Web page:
3 Lifestyle Changes That Can Help You Get a Better Night’s Sleep


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Missing out on sleep can lead to more serious problems than yawning or needing an extra cup of coffee the next morning; not getting deep, restful sleep can have serious health consequences. But people with chronic sleeping problems often don’t know that simple lifestyle changes can often help them get to sleep more easily and sleep more soundly. Here are a few ideas to try if you’ve had trouble sleeping:

  1. Reschedule Your Eating

    Americans typically eat small breakfasts (or skip the meal altogether), moderate lunches and large dinners. There are numerous reasons dieticians recommend changing this habit, but few people know that better eating patterns can help you get better sleep, as well. Try eating a smaller dinner, reallocating those calories (if you need them) earlier in the day, and not eating at all right before bed. This will prevent uncomfortable stomach distension and heartburn, which can interrupt sleep.

  2. Get Better Exercise

    Even if you feel tired after a long day at the office, you may have trouble getting to sleep. If this is the case, assess your level of physical activity. One recent study shows that the ideal time to exercise is the morning. In the study, carried out by Appalachian State, participants who exercised at 7 a.m. spent up to 75% longer in deep sleep that night. This is the stage of sleep in which the body can heal, so it’s extremely important. Remember that it’s vital you warm up before a morning workout; because your muscles have had less time to loosen up as they do over the course of the day, skipping this step in the morning can lead to serious injury.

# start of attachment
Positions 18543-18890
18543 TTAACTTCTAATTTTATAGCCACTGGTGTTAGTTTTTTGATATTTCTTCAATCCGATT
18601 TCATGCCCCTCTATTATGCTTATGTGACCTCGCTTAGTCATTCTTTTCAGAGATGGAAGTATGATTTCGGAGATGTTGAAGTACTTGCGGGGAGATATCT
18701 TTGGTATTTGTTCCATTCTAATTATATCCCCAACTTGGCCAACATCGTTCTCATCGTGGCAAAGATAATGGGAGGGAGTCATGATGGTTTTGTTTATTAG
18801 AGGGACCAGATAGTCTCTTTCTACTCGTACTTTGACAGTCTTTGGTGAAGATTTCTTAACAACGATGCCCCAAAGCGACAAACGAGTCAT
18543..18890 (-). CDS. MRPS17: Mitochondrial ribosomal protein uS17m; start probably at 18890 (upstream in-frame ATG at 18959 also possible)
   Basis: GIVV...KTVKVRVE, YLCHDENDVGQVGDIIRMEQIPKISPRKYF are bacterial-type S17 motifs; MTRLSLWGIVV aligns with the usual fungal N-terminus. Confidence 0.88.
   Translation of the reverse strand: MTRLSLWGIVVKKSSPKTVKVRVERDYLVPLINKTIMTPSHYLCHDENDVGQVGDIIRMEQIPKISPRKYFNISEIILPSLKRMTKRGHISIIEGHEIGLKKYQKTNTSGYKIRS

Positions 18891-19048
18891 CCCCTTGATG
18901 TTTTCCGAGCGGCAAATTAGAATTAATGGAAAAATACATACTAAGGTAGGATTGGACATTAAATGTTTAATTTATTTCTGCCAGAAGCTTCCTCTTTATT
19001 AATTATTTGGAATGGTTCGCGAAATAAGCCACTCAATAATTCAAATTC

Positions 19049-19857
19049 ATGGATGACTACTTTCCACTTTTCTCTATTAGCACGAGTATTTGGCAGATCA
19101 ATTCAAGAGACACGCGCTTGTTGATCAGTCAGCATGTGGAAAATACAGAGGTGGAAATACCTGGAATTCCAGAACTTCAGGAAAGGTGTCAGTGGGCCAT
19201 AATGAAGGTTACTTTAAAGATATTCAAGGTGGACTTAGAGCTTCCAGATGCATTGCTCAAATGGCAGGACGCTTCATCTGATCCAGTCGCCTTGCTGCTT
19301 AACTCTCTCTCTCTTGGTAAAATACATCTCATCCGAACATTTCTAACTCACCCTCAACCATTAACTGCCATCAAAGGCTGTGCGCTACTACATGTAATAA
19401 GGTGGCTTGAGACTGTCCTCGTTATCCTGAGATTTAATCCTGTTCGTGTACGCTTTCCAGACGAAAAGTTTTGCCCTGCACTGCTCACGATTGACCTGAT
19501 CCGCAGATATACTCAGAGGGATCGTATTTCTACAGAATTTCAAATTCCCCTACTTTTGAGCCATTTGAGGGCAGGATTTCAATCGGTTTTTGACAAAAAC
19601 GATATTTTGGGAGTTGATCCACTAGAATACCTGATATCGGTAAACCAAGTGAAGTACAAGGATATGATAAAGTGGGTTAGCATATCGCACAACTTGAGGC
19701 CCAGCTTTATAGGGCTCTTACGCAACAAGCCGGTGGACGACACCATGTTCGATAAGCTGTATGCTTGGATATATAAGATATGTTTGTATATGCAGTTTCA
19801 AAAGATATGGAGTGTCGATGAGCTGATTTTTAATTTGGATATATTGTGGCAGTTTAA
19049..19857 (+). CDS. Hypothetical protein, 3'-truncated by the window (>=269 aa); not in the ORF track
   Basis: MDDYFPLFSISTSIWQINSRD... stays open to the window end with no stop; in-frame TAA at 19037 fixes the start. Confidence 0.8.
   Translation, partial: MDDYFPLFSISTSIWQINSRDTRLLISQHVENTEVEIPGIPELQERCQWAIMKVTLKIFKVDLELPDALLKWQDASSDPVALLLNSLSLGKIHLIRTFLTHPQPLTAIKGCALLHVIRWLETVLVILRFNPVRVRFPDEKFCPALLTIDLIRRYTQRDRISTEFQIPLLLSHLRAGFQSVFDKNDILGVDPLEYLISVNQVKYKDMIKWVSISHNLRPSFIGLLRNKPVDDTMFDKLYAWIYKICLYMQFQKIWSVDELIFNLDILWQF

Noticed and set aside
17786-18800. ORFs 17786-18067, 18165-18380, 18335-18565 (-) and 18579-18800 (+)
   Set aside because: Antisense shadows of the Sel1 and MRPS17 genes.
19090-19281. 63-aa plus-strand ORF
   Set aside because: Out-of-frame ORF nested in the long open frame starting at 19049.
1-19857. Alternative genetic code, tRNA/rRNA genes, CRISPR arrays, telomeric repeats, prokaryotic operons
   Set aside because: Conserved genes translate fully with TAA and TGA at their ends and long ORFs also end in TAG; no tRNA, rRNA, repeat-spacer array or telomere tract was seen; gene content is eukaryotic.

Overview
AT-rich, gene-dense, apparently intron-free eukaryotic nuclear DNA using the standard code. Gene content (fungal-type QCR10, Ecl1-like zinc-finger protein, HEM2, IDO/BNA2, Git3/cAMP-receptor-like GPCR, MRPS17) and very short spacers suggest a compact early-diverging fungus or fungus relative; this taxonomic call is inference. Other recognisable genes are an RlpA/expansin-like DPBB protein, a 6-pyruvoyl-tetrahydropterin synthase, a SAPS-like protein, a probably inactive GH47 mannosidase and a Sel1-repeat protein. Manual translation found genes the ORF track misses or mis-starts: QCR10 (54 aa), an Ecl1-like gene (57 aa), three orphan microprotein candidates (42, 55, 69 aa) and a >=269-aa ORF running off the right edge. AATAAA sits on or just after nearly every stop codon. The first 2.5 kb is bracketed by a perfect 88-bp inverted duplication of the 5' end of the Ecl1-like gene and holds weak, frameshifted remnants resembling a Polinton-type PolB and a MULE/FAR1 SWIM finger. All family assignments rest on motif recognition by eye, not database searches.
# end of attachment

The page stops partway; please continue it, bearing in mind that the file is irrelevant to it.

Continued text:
3. Choose an Ergonomic or Adjustable Bed

    If you find yourself falling asleep on the couch or recliner every night only to get in bed and have trouble getting restful sleep, you may need to consider alternatives to a traditional flat mattress. A completely horizontal mattress doesn’t provide even support for your spine — which is S-shaped — sometimes causing sleepers to continually shift in an attempt to find a comfortable sleeping position. Side sleeping may be equally problematic, however, since it can cut off blood circulation and hamper breathing. The National Sleep Foundation estimates that 15% of Americans have chronic pain related to improper sleeping positions. Adjustable beds may provide better sleep comfort, since you can customize the shape at several points to accommodate the curvature of your body. Adjustable bed mattresses come in several types, including memory foam, so there’s even more opportunity for personalization.

Do you know of any other tips that can help people sleep better at night? Share and discuss in the comments.

Good refereneces. More on this.

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